Gaspari Nutrition

Ron Harris


Stop lifting weights!
12/28/2012

I hope you are all enjoying your holidays. I am relaxing this week for sure. Having finished all my assignments for MD just before Christmas, and with my son out of school on vacation, I have given my training partners 'the week off' from us meeting up just so I can sleep in every day. Once school starts up again on January 2, I will be waking up at 6:30 again every weekday and we will all be back on our normal schedule.

The only downer to this holiday season for me and my wife is that it's the first one we haven't had our daughter home for. She's in Amsterdam with her boyfriend, who happens to live there. They met last year when he was a foreign exchange student at her high school in her Senior year. Before getting to a couple questions, I want to wish my beautiful wife Janet a Happy Birthday. She turns 42 tomorrow, though you would never know it to look at her. Fitness truly is the fountain of youth!

Q.

What is the number one reason bodybuilders don't grow?

A.

You might think I would answer this with 'lack of proper nutrition,' and that is definitely what holds a lot of men and women back from seeing results. But in my opinion, based on what I have seen in gyms for a quarter century and now even more so in online training clips, is that most 'bodybuilders' aren't really bodybuilders. They are weightlifters. They don't master the mind-muscle connection, and they don't seem to have any interest in doing so. Instead, they get wrapped up in using maximum weights, often for just a couple reps, and unfortunately often sacrificing both good form and a full range of motion. I see people posting videos where they are 'squatting' 5-7 plates on each side of the bar for 1-3 reps, and these reps are not even half reps. What do they think this is accomplishing? It certainly isn't making their legs grow. I see guys heaving up curls, using every muscle group but their biceps to get the weight up. I see bench presses where the spotter is doing half the work. Before I come across as a total hypocrite, I have been guilty of this mentality myself over the years. As a male, it's tough not to fall into the hormone-charged rivalry to 'out-do' all the other guys. And to be honest, probably the only thing that forced me to get away from that nonsense is all the injuries, major and minor, that I have accumulated. But if you consider yourself a bodybuilder, you have to keep your goal in mind. A bodybuilder's goal is to develop his or her physique to the best of your ability. Getting stronger over time is a critical component to stimulating muscle growth, but only if your form is good enough so that the target muscle is being worked, and if the reps are enough to provide ample time under tension to stimulate a growth response. I shake my head when some people laugh because some huge pro bodybuilders aren't as 'strong as they look,' or as strong as the person thinks they should be. They have no idea of the level of stimulation that pro is giving the muscle in question, because they themselves don't focus on contracting and stretching the muscles with each rep. They just lift a weight from point A to point B and assume that's good enough. If you want to be a weightlifter, that is the right mindset. It's a stupid, futile mindset for a bodybuilder. I don't care how much weight I lift, or how much you lift. I am only concerned with the physique and how well it's developed. If you use heavy weights and get results, or moderate weight, does not matter. The weights are just a tool we bodybuilders use, just as a sculptor uses a hammer and a chisel. If you want to focus on the weights rather than working your muscles, don't be surprised that you don't see any improvements in your physique and don't complain about how others are weaker than you but much bigger. You're not a bodybuilder - you're a weightlifter!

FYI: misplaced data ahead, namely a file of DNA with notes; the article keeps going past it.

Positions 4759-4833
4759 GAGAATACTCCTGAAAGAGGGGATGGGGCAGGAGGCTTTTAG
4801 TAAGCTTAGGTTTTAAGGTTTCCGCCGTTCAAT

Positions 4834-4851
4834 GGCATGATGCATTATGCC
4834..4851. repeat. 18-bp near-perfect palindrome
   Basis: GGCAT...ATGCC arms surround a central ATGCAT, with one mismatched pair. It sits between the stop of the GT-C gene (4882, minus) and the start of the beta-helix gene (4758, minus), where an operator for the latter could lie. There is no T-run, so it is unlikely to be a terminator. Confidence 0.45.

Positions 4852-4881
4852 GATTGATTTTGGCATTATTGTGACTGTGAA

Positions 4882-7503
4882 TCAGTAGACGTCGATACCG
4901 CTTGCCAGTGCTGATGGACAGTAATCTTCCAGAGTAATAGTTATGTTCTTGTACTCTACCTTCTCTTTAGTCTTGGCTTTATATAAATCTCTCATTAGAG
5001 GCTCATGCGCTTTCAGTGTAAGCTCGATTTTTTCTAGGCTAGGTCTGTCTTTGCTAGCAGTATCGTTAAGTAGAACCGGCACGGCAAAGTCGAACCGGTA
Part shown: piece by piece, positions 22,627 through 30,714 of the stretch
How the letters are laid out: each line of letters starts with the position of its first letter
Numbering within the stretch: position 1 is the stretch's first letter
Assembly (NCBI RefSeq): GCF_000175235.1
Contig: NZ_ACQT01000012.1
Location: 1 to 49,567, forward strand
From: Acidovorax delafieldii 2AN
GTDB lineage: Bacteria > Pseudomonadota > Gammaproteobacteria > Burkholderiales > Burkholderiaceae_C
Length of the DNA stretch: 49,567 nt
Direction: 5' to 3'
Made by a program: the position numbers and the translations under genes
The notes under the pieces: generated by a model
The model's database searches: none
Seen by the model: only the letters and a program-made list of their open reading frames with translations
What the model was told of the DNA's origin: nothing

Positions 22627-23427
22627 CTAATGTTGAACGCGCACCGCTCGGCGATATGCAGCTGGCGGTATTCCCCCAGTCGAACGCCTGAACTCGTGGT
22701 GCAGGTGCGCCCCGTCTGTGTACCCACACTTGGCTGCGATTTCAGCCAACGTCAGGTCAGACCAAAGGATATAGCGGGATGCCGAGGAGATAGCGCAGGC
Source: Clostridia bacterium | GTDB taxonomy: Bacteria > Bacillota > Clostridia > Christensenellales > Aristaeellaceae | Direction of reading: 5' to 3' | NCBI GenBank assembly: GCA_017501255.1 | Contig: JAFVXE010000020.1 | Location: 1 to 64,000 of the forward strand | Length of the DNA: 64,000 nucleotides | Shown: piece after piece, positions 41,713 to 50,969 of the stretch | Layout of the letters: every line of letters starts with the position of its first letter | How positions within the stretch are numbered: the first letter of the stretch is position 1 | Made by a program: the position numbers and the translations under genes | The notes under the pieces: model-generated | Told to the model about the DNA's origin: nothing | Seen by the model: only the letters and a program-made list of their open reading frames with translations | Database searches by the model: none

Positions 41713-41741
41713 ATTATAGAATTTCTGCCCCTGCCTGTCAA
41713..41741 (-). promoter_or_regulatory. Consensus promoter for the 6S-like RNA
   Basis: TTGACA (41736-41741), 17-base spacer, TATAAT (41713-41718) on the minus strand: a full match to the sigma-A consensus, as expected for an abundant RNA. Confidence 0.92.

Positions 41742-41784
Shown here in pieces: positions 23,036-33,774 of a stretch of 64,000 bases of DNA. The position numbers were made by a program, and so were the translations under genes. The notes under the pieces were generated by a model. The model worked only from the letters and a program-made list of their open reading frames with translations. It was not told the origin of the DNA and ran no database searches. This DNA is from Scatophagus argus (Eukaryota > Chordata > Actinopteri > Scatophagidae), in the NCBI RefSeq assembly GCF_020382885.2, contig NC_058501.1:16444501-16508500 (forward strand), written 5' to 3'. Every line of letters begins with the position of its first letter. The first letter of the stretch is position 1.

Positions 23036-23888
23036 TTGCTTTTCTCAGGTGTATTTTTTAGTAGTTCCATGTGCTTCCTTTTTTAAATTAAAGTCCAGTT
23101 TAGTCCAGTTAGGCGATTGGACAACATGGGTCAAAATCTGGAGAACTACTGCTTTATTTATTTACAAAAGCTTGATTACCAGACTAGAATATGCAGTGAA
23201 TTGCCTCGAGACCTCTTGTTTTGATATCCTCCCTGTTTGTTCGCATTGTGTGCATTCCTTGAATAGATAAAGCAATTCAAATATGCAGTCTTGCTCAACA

Q.

Can you give me a good routine for traps? I want mine to look like Johnnie Jackson's!

A.

Johnnie has what I consider the best trapezius development of all time, but he hasn't trained his traps in over six years. He realized at that point that there was no point in making them any bigger, as he would only have to make his side delts ever rounder and wider so as not to appear narrow. Few of us have that problem.

A good trap routine will include some type of shrug to isolate the traps, as well as narrow-grip upright rows as a compound movement to allow the biceps and rear delts to assist. As such, it makes sense to do the shrugs first to pre-exhaust the traps. For shrugs, you have your choice of using either a barbell, dumbbells, or a machine such as the commonly found Hammer Strength shrug machine. Whichever you choose, it's important that you get a full range of motion and come up as high as you can. Often you see guys loading up a barbell with 400-600 pounds and doing little bouncy reps that look more like a nervous twitch. I also believe in pausing for a split second at the top of each rep. Because the range of motion is relatively short on shrugs, the reps do need to be a bit higher to provide substantial time under tension. I shoot for a minimum of 10 and often as high as 20. At the end of each set, I let the weight hang and stretch my traps, though I never fully relax the shoulder joint for safety reasons.

As for the narrow-grip upright rows, you can use a standard Olympic bar, an EZ-curl bar, two dumbbells held together so they touch, or even a low cable pulley. The hands should be no more than 6-8 inches apart. How high you pull will depend on your particular structure and arm length. The top of the rep for me has my hands at the level of my mid-chest. So here's a good routine you can do at the end of either shoulder or back day (your choice):

Shrugs 4 x 10-20

Narrow grip upright rows 4 x 8-12

Have a great weekend everybody!

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